Monday , April 12 2021

Zakynthos:- “Ασωτου” tomorrow…. What does it mean?

Among the Carnival festivities let’s not forget that this period is pre-lent and its ties are based on religious facts. All this week it was the theme of the Pharisee and the tax collector. As of this Sunday the theme is ‘the Prodigal Son’.
The Orthodox Church traditionally reads this story in liturgical year, on the Sunday before ‘ Meatfare Sunday’ and about two weeks before the beginning of Great Lent. To Greeks it is known as (Κυριακή του Ασώτου – Η παραβολή του ασώτου υιού)
It appears in only one of the Canonical gospels of the New Testament. According to the Gospel of Luke (Luke 15:11-32),

The story.

The story goes that a man had two sons. The younger one said to his father, ‘Father, give me my share of the estate.’ So he divided his property between them.
Not long after that, the younger son got together all he had, set off for a distant country and there squandered his wealth on having fun and on wild living. After he had spent everything, there was a severe famine in that whole country, and he was in need. So he found himself some work, he was sent in the fields to feed pigs. He was hungry and longed to fill his stomach with the pods that the pigs were eating, but no one gave him anything.
“When he came to his senses, he said, ‘How many of my father’s hired servants have food to spare, and here I am starving to death! I will set out and go back to my father and say to him: Father, I have sinned against heaven and against you. I am no longer worthy to be called your son; make me like one of your hired servants. So he got up and went to his father.
“But while he was still a long way off, his father saw him and was filled with compassion for him; he ran to his son, threw his arms around him and kissed him.
“The son said to him, ‘Father, I have sinned against heaven and against you. I am no longer worthy to be called your son.’
“But the father said to his servants, ‘Quick! Bring the best robe and put it on him. Put a ring on his finger and sandals on his feet. Bring the fattened calf and kill it. Let’s have a feast and celebrate. For this son of mine was dead and is alive again; he was lost and is found.’ So they began to celebrate.
“Meanwhile, the older son was in the field. When he came near the house, he heard music and dancing. So he called one of the servants and asked him what was going on. ‘Your brother has come,’ he replied, ‘and your father has killed the fattened calf because he has him back safe and sound.’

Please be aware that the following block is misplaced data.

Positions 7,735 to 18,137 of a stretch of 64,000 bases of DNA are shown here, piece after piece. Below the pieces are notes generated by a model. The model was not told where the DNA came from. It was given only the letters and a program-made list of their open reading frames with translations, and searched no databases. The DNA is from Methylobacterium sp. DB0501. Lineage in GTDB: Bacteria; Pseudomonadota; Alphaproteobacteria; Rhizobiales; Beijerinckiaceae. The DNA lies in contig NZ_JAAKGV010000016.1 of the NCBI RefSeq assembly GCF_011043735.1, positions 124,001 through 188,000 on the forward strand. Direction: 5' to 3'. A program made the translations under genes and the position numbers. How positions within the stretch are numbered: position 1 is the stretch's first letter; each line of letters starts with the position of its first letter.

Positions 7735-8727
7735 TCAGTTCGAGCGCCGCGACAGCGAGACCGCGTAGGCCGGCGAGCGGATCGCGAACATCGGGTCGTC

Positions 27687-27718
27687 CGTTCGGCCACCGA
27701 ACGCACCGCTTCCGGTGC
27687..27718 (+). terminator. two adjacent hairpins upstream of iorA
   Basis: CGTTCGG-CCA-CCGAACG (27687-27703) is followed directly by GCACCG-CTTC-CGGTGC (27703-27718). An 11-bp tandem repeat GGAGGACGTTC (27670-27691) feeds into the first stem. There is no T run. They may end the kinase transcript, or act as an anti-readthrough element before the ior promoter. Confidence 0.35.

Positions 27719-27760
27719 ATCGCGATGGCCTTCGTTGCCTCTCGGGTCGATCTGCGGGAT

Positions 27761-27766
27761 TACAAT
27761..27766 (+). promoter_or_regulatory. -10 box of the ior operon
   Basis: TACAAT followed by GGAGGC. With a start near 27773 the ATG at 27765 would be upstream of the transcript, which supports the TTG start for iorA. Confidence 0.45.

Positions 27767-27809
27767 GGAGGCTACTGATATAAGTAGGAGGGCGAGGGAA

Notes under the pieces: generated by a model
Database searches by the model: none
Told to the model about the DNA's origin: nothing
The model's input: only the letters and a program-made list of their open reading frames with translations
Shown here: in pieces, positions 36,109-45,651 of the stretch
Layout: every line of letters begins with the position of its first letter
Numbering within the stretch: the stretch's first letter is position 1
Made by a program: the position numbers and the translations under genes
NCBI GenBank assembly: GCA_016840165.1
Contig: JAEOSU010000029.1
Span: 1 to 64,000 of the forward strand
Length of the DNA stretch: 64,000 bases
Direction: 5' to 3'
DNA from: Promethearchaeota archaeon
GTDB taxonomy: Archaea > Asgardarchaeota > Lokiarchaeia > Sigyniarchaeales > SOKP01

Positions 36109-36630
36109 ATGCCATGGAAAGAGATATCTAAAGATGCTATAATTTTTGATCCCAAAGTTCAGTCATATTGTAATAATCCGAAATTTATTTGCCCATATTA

“The older brother became angry and refused to go in. So his father went out and pleaded with him. But he answered his father, ‘Look! All these years I’ve been slaving for you and never disobeyed your orders. Yet you never gave me even a young goat so I could celebrate with my friends. But when this son of yours who has squandered your property with prostitutes comes home, you kill the fattened calf for him!’
“‘My son,’ the father said, ‘you are always with me, and everything I have is yours. But we had to celebrate and be glad, because this brother of yours was dead and is alive again; he was lost and is found.’”
That is the story behind our celebration today, in Zakynthos we call today ‘Pig sunday’ (gourounokiriaki’) it is a must to serve pork today and of course we say those who are overweight have their day of celebration.


The famous artist Rembrandt depicted several scenes from the parable, especially the final episode, which he etched, drew, or painted on several occasions during his career. At least one of his works, The Prodigal Son in the Tavern, a portrait of himself as the Son, reveling with his wife, is like many artists’ depictions, a way of dignifying a genre tavern scene – if the title was indeed the original intention of the artist. His late Return of the Prodigal Son (1662–1669, Hermitage Museum, St Petersburg) is one of his most popular works.

Leading up to Apokrias.

With the week ahead we start the pre-lent period, allowing everything up until the final Apokrias, except Wednesdays and Fridays where lent should take place even oil and alcohol are not allowed for those who are strict followers.

About Louise Inzk

Louise is Australian born and has been a Greek citizen since 1991. She has deep cultural ties with the island, often writing about Zakynthian Traditions and Culture. She is also an active member of the Volunteer Group of Zakynthos, Giostra Di Zante and is a member of the women's choir "Rodambelos". Her love of the island and all it offers saw her joining the Zakynthos (Zante) Informer admin team in 2014.

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